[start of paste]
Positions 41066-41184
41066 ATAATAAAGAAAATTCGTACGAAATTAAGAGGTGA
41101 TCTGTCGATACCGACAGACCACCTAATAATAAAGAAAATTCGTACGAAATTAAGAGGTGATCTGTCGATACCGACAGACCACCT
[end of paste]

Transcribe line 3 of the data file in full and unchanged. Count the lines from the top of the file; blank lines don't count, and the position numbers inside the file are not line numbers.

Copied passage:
41101 TCTGTCGATACCGACAGACCACCTAATAATAAAGAAAATTCGTACGAAATTAAGAGGTGATCTGTCGATACCGACAGACCACCT